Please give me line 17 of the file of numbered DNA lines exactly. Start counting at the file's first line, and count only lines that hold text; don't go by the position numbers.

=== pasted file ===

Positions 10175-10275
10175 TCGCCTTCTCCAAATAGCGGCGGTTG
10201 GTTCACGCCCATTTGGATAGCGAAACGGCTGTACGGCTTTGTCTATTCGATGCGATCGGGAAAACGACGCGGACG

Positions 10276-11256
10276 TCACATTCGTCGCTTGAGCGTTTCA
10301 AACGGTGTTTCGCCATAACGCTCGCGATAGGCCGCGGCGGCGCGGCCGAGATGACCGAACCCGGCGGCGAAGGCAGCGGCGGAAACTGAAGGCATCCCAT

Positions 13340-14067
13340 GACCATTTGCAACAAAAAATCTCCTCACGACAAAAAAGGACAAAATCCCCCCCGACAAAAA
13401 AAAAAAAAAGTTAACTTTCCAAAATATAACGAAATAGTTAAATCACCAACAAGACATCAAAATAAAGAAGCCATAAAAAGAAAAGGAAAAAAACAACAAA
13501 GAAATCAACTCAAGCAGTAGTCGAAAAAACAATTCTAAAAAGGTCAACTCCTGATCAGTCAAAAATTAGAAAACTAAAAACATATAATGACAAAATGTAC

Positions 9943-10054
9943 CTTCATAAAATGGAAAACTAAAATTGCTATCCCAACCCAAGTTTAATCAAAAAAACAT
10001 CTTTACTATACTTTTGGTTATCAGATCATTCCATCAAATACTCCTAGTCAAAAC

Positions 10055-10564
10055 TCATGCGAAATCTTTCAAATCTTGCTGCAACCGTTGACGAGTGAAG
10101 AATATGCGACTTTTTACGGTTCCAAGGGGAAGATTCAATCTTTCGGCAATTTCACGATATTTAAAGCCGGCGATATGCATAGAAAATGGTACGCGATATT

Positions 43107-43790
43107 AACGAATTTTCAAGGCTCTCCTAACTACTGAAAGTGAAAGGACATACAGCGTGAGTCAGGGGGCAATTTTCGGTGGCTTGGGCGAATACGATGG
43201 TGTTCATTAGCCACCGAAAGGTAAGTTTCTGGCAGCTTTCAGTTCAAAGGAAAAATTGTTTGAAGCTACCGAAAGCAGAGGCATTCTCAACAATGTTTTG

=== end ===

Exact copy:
Positions 43107-43790